In my puberty this changed a lot- we started seeing a regular ped and getting abx for ear infections, our diet changed for the worse with more convenience foods, no more garden, no more raw milk, DIET SODA in the house- still some standards, always the whole grain bread real butter and hot dogs were from the healthfood store only, but some bologna and liverwurst crept in- what happened? My mom started back to work part-time, my youngest sister self weaned at 2.5 as a result (my other sister and I were both completely weaned at 4 and 4.5) and no more time for LLL, a lot of our homeschooling groups core members moved away... As a young adult I saw most of this as stemming form my mother leaving her primary role and moving into the workforce, she felt forced in by credit card debt (much of which was accumulated at the healthfood store, vitamins are an expensive hobby!) and my dad deciding to be a tax protestor and not pay his taxes...

Most challenging is I'm an introvert, like to read and take a dance class, and with each child I've gotten progressively less time and space to myself which can lead to me blowing up and angry more than in the beginning, guilt and shame associated with anger, and the cycle continues.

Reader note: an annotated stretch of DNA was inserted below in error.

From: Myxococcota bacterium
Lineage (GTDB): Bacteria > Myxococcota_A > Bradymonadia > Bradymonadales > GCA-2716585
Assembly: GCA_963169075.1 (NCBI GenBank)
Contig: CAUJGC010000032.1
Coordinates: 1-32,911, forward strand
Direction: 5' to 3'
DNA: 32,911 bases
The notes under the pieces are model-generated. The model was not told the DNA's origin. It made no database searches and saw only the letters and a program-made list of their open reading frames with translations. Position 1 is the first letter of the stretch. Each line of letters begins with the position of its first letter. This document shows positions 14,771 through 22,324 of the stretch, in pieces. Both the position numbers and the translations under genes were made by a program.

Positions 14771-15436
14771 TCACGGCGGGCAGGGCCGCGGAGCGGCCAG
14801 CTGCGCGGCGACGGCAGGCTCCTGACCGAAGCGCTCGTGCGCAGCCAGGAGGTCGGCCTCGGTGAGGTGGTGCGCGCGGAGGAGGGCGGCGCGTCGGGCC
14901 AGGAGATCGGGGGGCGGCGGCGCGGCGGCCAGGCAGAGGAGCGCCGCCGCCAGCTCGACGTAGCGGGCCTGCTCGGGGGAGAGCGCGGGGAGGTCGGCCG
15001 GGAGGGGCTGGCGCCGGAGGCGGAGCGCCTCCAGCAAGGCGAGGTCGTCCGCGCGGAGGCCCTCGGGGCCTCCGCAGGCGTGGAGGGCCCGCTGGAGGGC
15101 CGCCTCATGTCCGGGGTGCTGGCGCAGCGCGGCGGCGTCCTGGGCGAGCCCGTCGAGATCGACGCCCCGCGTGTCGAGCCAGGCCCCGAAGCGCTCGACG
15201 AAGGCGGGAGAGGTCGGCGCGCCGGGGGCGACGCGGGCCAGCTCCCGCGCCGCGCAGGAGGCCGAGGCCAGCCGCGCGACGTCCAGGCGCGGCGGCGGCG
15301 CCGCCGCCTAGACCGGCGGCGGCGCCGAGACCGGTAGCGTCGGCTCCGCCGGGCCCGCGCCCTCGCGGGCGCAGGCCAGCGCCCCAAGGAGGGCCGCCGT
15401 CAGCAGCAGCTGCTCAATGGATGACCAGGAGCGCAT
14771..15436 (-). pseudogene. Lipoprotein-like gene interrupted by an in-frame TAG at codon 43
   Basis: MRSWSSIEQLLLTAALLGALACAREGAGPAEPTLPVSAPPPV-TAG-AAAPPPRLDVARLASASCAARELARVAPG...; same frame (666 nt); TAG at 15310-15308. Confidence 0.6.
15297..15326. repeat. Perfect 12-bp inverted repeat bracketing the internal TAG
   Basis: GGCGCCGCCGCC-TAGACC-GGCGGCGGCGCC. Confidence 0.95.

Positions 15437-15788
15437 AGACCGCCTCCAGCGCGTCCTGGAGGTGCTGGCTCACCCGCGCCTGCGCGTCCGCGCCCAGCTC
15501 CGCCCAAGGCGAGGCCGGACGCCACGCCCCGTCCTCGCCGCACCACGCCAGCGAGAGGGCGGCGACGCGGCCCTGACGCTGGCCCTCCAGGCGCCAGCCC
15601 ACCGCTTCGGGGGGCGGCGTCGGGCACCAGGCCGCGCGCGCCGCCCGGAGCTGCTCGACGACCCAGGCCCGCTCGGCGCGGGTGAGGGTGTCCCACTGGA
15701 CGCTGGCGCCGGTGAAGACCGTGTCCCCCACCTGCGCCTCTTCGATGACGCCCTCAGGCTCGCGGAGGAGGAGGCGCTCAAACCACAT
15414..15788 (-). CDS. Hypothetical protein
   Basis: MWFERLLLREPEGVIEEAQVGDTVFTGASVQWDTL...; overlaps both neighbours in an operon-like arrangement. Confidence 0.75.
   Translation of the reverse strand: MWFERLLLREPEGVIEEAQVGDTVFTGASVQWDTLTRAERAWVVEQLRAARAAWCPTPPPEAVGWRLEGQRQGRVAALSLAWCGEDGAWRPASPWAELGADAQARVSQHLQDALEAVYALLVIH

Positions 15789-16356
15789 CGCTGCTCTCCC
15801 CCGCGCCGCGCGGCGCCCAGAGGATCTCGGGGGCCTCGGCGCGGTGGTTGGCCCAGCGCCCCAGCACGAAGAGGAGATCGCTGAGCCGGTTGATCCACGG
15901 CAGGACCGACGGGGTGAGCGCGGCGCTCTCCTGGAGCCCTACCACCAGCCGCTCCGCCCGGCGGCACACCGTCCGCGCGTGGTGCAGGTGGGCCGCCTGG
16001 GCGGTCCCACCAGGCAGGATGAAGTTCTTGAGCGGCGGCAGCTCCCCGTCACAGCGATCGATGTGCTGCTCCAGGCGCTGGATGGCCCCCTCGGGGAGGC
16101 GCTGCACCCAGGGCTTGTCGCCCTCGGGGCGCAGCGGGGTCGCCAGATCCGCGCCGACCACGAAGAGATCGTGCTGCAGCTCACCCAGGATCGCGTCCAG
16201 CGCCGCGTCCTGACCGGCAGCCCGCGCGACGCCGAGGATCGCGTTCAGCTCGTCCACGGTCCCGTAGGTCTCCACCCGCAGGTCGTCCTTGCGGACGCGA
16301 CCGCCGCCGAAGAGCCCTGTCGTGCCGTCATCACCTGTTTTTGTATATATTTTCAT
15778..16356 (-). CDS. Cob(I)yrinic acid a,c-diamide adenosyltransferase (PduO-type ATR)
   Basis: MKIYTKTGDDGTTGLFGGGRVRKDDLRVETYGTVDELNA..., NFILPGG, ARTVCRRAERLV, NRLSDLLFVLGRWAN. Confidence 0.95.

Don't see a save draft post so I will have to get to other questions later- have intake appointment for me and baby today!
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#7 of 15 Old 08-07-2014, 01:21 PM
 
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Most challenging is I'm an introvert, like to read and take a dance class, and with each child I've gotten progressively less time and space to myself which can lead to me blowing up and angry more than in the beginning, guilt and shame associated with anger, and the cycle continues.
I have taught my kids about my introversion and my dh made me a space with a Poang chair and lamp and bookshelf and they know they cannot bother me when I am there. It works decently well. If we do tiring out of the house stuff, I just tell them on the way home that mom is off-duty once we are home and they have to leave me be. Plus, I decided not to be ashamed or guilty that I personally do not provide the majority of their socializing - I do many other things well - and it is ok.